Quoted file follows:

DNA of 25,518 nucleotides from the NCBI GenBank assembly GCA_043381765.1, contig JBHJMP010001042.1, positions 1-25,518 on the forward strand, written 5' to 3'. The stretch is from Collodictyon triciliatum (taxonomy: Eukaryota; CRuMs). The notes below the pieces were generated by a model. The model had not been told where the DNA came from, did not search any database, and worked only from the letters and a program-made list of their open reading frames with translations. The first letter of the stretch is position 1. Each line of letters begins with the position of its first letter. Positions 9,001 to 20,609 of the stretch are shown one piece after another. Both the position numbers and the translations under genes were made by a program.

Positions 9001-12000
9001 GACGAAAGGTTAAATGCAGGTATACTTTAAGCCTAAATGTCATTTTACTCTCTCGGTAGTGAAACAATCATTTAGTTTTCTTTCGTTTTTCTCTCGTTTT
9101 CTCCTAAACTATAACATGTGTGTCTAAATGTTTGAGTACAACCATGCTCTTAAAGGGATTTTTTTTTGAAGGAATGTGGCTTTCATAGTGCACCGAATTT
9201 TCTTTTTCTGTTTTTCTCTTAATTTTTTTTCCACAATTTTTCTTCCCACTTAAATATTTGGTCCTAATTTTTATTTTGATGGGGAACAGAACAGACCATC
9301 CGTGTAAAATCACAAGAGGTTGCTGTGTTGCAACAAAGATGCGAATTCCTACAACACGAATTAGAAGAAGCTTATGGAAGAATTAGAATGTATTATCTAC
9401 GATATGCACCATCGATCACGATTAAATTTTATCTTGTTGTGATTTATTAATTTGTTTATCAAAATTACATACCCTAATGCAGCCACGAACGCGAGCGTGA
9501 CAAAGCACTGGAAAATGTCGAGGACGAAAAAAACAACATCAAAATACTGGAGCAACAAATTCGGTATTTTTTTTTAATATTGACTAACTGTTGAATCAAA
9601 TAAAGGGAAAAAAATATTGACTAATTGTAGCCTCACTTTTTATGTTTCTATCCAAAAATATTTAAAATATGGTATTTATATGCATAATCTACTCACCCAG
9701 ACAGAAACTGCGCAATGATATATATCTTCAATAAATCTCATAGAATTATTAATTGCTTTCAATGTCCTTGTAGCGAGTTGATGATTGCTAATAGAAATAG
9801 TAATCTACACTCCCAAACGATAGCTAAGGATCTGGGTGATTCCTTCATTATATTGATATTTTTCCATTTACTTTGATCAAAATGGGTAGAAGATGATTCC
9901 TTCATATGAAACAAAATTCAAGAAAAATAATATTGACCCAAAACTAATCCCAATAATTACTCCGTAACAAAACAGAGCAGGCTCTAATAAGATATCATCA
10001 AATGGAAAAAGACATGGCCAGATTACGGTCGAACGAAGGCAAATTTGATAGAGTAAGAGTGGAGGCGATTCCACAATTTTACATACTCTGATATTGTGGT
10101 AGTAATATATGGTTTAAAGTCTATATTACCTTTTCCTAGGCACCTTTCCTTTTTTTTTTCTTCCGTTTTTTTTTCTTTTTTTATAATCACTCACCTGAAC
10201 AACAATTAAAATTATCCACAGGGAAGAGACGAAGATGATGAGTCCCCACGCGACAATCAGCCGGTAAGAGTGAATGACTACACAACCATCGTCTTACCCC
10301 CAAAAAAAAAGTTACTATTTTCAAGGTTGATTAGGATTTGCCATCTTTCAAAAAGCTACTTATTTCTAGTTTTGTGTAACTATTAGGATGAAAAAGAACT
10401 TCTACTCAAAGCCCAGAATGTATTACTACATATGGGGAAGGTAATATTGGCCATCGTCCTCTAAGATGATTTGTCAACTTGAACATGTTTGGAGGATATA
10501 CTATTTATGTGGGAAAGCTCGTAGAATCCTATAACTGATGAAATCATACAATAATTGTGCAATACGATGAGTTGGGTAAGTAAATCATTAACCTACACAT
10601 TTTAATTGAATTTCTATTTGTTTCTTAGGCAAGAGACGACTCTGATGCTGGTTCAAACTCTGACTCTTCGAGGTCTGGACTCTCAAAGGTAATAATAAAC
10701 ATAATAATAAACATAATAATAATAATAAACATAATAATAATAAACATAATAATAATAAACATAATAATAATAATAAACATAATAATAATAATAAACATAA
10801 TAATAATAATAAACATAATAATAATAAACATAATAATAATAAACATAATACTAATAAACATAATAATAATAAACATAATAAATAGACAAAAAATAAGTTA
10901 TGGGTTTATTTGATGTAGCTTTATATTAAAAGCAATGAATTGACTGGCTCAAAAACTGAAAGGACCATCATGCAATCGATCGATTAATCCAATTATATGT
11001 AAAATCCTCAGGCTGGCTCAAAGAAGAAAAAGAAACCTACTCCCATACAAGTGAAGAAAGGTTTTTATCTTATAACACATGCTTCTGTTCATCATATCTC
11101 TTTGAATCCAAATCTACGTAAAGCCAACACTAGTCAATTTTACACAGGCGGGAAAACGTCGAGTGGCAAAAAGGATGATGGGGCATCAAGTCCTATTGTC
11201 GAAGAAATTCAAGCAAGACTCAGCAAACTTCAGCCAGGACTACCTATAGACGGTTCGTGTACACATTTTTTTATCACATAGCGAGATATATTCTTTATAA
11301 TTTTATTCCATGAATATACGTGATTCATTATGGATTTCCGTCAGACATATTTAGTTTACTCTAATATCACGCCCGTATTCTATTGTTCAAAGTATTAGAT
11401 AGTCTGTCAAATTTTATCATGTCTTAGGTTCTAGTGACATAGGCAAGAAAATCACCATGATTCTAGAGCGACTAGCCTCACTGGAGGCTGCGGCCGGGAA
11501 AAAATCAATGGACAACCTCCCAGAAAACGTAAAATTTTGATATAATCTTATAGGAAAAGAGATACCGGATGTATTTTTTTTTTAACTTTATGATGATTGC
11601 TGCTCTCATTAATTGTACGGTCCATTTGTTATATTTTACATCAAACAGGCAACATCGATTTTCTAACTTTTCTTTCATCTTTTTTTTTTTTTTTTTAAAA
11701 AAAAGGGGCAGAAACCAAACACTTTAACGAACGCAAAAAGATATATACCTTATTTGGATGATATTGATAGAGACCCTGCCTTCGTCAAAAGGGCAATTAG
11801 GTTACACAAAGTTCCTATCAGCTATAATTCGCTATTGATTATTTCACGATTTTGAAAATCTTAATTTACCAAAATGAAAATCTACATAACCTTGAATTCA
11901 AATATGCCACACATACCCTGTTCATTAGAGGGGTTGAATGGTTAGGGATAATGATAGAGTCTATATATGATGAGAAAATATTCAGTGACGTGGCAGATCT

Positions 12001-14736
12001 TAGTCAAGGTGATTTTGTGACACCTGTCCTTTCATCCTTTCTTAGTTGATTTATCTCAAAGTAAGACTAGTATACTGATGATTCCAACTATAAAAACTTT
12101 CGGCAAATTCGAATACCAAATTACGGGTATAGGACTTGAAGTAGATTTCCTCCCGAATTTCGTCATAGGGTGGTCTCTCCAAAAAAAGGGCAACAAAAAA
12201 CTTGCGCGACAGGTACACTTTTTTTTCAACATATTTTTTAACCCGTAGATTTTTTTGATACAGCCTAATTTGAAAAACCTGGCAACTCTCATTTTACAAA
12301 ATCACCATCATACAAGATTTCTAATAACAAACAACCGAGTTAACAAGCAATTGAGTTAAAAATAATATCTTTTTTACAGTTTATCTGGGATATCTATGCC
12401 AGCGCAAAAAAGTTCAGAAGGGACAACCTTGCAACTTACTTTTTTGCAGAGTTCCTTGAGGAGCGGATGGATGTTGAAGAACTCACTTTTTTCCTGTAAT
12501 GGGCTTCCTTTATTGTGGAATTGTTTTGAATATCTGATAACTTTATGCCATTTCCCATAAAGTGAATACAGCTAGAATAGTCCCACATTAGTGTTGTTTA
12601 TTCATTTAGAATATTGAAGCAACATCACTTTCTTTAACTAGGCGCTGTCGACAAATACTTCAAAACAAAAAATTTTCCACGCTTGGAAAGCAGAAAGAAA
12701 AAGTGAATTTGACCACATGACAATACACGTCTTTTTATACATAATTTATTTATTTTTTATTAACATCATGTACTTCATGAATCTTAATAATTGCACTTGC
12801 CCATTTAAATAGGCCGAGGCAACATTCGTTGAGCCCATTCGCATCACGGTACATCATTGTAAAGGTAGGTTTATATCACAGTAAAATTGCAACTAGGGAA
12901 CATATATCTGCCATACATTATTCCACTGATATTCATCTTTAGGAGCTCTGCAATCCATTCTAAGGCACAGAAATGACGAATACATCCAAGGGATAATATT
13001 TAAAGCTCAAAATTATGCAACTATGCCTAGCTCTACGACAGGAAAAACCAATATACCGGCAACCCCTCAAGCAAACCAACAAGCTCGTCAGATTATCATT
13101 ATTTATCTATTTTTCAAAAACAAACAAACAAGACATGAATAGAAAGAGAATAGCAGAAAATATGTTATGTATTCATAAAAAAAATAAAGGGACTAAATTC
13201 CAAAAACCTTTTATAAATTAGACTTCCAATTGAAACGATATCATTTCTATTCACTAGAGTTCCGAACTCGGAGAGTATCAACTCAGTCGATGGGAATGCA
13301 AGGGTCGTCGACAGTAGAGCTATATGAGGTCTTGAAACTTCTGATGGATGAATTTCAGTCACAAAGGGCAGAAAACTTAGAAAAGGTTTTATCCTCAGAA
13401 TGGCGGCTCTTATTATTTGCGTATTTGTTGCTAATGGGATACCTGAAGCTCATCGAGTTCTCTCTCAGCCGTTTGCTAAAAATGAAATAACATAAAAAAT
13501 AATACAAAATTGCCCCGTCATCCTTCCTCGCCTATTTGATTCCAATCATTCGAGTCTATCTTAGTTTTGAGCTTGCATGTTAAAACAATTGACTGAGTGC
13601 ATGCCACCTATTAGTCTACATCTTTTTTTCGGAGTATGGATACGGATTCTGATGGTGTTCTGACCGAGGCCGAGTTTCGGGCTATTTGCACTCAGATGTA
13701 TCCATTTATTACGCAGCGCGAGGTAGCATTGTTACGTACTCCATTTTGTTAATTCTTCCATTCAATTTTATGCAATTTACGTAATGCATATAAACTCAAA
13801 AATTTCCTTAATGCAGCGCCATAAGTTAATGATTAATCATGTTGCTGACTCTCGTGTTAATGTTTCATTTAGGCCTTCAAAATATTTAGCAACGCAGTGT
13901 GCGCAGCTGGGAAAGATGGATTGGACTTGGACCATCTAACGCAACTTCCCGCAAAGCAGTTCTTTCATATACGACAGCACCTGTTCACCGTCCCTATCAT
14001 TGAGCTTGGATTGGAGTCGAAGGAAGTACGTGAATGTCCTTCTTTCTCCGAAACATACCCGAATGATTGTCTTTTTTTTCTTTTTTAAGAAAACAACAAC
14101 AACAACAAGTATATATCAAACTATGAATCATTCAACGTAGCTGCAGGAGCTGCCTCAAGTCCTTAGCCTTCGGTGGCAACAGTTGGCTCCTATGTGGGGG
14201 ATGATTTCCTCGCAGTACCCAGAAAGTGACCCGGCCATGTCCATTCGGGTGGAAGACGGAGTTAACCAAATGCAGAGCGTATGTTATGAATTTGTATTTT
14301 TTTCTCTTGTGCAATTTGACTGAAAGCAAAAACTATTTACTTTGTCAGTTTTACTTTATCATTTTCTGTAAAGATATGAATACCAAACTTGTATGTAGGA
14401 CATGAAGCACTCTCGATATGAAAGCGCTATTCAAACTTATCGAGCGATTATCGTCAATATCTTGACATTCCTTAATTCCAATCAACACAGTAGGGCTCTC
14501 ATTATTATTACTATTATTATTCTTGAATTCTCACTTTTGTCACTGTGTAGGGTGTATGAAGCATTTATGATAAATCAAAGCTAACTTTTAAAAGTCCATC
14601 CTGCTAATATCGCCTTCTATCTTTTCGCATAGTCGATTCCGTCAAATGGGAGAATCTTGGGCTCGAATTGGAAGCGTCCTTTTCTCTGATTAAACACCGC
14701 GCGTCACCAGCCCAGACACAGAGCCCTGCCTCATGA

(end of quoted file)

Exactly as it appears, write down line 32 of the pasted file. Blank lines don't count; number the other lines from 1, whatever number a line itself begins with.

11901 AATATGCCACACATACCCTGTTCATTAGAGGGGTTGAATGGTTAGGGATAATGATAGAGTCTATATATGATGAGAAAATATTCAGTGACGTGGCAGATCT